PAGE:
Jessica Hemmings

Textile Writer

Claire Heminsley: Rooted in the Everyday

BY JESSICA HEMMINGS

PROFILE
Claire Heminsley: Rooted in the Everyday

Scottish textile designer and illustrator Claire Heminsley works in a style that is less defined by material or technique than it is by the artist’s own distinct brand of humor. A graduate of the Glasgow School of Art, Heminsley established her own company shortly after graduation in the mid-1980s. Under the name Incahoots, she takes on print and embroidery textile commissions, creates illustrative graphics, and produces a series of scraperboard prints (a printing process with results similar to engraving) that are sold at outlets across the United Kingdom. The company name, which can be read as an inversion of “ahoots incorporated” but also the idiom “in cahoots” (a partnership or conspiracy), is a good example of the artist’s sense of humor. Playing with common phrases in the English language, Heminsley’s puns highlight how arbitrary many of the phrases we use daily really are.

Beyond her humor, Heminsley’s style is consistent across the range of materials and techniques. The expressive stitched line acts both functionally and decoratively to secure layers of material while adding a mark similar to the drawn line that appears in her illustrations. She explains that her work is “rooted in the everyday. My current fascination is the theme of making do and mending, with inspiration from dressmaking techniques, labels, packaging, and associated graphics. Drawing is integral to my approach.” While Heminsley notes that her textile drawings are “deeply rooted in a narrative tradition,” her approach to narrative stems from her own observations rather than quotations from literature and reveals her unique ability to depict the humorous consequences of literal interpretation.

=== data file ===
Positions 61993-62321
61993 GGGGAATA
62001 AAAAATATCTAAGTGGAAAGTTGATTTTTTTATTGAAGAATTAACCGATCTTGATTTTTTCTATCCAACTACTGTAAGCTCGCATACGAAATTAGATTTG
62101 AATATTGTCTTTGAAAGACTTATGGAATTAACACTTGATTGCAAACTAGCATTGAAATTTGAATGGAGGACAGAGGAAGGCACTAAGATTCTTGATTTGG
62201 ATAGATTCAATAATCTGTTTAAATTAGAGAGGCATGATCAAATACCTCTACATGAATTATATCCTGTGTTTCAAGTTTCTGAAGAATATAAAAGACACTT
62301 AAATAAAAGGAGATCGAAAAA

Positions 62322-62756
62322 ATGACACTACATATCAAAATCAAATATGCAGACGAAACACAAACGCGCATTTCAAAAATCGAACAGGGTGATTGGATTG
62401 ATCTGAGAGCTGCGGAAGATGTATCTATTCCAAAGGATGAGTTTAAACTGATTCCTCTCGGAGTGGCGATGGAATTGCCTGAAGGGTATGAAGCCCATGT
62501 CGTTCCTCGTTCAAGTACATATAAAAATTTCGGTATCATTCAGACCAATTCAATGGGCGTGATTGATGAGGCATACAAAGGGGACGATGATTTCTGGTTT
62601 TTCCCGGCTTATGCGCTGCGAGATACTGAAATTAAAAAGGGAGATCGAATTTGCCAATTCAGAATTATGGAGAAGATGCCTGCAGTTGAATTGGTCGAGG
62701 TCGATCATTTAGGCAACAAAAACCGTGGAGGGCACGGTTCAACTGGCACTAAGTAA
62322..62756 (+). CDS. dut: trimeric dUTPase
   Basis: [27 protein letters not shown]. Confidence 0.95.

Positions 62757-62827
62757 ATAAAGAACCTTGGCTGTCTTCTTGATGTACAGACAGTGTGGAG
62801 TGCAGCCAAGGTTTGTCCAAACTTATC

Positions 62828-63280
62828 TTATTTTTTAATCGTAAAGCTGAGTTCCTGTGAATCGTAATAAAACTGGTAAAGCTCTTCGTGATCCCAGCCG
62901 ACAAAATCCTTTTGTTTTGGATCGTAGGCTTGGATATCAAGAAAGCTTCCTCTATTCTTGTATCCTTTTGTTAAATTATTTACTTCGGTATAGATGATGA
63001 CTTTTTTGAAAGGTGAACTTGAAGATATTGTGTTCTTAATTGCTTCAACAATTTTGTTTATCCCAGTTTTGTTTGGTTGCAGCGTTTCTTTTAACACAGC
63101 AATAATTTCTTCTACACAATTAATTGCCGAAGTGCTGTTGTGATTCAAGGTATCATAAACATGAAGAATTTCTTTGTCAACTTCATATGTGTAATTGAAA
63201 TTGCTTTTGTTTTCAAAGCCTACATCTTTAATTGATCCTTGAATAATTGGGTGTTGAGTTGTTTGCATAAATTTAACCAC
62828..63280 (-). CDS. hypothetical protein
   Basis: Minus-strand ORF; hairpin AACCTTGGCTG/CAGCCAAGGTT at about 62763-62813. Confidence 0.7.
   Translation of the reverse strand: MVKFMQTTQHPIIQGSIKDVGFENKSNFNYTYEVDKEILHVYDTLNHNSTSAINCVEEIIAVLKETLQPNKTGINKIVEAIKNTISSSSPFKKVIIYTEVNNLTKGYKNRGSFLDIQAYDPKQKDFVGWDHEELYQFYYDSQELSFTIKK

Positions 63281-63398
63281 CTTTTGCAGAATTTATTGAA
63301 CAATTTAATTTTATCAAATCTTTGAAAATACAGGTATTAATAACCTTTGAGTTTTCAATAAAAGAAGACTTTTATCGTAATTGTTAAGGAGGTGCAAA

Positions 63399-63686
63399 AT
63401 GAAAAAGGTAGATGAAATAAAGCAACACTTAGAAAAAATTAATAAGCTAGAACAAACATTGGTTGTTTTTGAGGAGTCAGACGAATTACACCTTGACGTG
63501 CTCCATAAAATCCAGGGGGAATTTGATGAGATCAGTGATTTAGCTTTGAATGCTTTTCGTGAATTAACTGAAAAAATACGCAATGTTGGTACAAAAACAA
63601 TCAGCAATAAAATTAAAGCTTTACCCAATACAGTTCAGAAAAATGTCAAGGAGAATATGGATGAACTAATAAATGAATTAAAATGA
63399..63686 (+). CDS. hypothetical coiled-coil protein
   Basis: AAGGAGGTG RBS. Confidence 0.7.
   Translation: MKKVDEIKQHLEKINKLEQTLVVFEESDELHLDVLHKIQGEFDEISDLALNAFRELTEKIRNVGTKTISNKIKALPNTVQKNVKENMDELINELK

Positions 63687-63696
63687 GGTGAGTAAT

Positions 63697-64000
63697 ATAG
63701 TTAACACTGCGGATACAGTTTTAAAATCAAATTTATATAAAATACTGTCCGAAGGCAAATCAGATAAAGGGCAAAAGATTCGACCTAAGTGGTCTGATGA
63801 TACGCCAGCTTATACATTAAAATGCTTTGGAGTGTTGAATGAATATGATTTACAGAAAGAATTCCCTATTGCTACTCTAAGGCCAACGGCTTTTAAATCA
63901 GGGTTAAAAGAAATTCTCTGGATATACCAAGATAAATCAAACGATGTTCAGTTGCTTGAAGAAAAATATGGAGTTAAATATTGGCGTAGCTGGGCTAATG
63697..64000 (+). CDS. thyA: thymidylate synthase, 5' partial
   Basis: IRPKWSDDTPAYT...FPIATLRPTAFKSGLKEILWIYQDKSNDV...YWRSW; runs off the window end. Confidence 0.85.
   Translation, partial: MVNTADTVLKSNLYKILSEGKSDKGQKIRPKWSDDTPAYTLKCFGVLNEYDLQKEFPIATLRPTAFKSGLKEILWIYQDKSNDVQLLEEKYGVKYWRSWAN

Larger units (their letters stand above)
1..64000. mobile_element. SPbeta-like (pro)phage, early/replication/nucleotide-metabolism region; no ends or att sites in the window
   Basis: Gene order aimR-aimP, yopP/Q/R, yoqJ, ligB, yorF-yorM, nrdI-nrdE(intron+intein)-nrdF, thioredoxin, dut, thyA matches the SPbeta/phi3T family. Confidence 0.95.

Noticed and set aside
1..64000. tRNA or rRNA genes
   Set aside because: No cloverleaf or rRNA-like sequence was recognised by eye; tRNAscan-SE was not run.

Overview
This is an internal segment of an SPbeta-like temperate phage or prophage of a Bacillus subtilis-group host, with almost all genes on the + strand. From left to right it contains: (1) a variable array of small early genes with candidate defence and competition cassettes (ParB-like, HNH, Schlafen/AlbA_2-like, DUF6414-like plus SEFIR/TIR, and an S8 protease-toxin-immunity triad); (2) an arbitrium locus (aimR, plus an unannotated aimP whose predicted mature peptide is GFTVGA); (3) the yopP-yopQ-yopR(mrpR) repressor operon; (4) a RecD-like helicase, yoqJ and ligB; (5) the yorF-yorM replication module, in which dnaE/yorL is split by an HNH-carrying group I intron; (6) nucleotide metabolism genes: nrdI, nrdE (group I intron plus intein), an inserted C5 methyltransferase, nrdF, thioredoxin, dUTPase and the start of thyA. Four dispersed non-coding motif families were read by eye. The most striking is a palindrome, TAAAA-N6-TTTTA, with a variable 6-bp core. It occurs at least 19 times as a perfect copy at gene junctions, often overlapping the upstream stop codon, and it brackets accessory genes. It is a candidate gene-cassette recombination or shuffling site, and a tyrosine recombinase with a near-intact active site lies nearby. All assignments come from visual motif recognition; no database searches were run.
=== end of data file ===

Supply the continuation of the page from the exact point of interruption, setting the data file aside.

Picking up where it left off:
The compositions of Heminsley’s illustrations and textile art feel carefree rather than calculated, spontaneous rather than edited. Bold black stitches make no secret of the textile’s construction but also suggest an attitude that is un-self-conscious in its acceptance of the decorative role of the textile. Her work welcomes references to the domestic, a legacy that some contemporary textile art ardently avoids. Recently, funding from the Scottish Arts Council has allowed Heminsley to experiment with digital printing techniques. Along with labels and text, Heminsley has printed images of the textile onto cloth that is then stitched and embellished with found objects. The results play with the notion of original versus simulacra through their combination of first-generation elements with images of stitches and cloth filtered through the digital medium.

With upcoming exhibitions in Panik Gallery, Killearn, Glasgow during the months of March and April and at the Itami Gallery in Itami, Japan during June and July, Heminsley’s work is enjoying increasingly international exposure. But she continues to hold firm to a belief that nothing is too self-conscious to lose its accessibility or sense of humor. This outlook is perhaps best illustrated on the artist’s website, www.incahoots.org.uk, where she invites you to download wallpaper for your computer from a selection of her design work. By taking her up on this offer, you will be “in cahoots” with Heminsley and her quirky sense of humor, a generous gesture that gives her company name yet another twist.

Jessica Hemmings is a lecturer in the theory and practice of textiles at the Winchester School of Art in England and a contributing editor for Selvedge magazine.

FiberArts Magazine (April/May 2006: 20-21)